Imogen Usherwood dives into Pitch Production’s ‘Gutted’, the headline of a week of taboo discussions.
The headline act of Pitch Productions’ week of ‘What We Aren’t Supposed to Talk About’, Gutted is a piece of experimental fringe theatre by Liz Richardson and Tara Robinson, which has been reimagined by director Hannah Roe. A one-woman show, it follows Honor Halford-Macleod as Liz on her experience living with Ulcerative Colitis – and it is just as hilarious, uncomfortable and challenging as you would expect.
Upon entering the Dowrick Suite, the stage is set for an experimental evening, which clearly has the taboo topics of disease, bowel movements and, yes, poo, at its heart. The floor is lined with plastic sheets (a promise that something is going to get messy), and the set is scattered with yoghurt pots, toilet rolls and get-well-soon cards. The most striking item on stage is without doubt the toilet, which is used at various times to represent a bed, a chair and even a person. Halford-Macleod spends this time before the show milling about on stage, making the play itself feel more believable and less performative.
Indeed, Honor Halford-Macleod proves herself to be a highly capable and diverse actress in this show. Over the course of an hour-long, one-act play, she embodies upwards of a dozen characters, from a Welsh ex-boyfriend to a kindly Geordie nurse to an angry Scottish passenger on a bus. We are able to keep track of this huge cast through the screen at the back of the stage; every character or chapter in Liz’s story is announced with a new slide. At times it is hard to keep up, but this does not detract from the individual significance of each character or the overall storyline.
The contribution of technical team Helena Trebichavska, Fergus McShane and James Goodall does not end there – Gutted thrives on creative sound, lighting and graphic design throughout. Occasionally Halford-Macleod hands over to a voiceover of herself or a short video, giving an interesting texture to a show which, with only a single actor, could risk being monotone. Rather, the creative team have clearly enjoyed exploring a multi-faceted production with all sorts of mediums; Halford-Macleod uses her own body as a canvas several times.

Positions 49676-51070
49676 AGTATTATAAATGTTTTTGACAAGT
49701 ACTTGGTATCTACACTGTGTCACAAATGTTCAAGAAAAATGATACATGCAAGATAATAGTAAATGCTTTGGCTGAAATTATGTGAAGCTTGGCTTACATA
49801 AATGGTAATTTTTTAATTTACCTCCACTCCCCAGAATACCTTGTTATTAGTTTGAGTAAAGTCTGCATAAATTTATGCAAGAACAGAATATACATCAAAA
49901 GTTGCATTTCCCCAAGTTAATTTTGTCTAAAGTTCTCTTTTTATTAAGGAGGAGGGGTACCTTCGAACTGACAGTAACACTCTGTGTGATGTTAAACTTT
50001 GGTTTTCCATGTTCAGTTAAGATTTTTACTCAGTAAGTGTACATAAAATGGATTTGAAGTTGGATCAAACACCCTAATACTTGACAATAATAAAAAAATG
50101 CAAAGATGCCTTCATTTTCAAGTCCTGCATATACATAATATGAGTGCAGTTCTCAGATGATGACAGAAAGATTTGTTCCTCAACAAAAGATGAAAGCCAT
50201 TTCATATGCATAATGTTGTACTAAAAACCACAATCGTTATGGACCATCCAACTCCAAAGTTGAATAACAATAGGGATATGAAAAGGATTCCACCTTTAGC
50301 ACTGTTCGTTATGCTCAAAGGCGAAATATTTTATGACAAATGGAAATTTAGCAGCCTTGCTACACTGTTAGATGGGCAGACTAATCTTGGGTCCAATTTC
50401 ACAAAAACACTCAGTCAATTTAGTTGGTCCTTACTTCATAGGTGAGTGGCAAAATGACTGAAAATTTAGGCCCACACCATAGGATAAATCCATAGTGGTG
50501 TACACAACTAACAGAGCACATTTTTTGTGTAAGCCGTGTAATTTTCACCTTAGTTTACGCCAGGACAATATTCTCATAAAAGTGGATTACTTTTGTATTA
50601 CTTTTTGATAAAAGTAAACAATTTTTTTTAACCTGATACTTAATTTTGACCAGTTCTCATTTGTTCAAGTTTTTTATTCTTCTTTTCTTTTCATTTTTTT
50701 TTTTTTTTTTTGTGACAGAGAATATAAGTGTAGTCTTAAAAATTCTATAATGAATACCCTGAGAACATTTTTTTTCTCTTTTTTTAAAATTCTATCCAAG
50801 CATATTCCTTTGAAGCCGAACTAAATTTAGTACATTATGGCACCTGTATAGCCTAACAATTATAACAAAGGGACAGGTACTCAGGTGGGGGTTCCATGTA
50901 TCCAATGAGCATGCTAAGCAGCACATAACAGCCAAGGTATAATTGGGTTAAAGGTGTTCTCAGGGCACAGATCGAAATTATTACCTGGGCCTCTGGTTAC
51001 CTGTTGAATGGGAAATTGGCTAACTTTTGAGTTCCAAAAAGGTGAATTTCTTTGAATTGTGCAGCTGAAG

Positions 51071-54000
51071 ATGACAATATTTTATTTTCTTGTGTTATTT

The show also dwells into audience participation, a format usually reserved for stand-up comedy or farce, calling on audience members to read messages from Liz’s mother and husband. These moments are touching and engages this performance of Gutted with its roots as a show at the Edinburgh Fringe in 2017. Rather than picking on individuals, Halford-Macleod makes an earnest appeal for audience to volunteer, a process which actually gains more involvement than choosing ‘victims’ as so many shows do.
In terms of its place in Pitch Productions’ week of taboo topics, Gutted is unafraid to address the realities of living with a bowel condition, but without becoming unpleasant to watch. The creative team does not shy from representing bodily fluids onstage, or discussing the objective medical reality of having the large intestine removed. Halford-Macleod presents these topics with a charming frankness and warm humour, laughing at herself and telling extending an offer of friendship to the audience.
Gutted is a unique play for its confident honesty, its willingness to make a mess and enthusiasm to tell an important story. It is an urgent, uplifting show, brought to life with an obvious amount of love and dedication from all sides. Not many productions make you feel grateful for your own digestive system, but Pitch Productions have brought this thought-provoking script to life with love and and immense skill.
Gutted will play in the Dowrick Suite in Trevelyan College at 3:30pm and 7:30pm on Saturday 15th June.
Photographs: Ellen Tapp.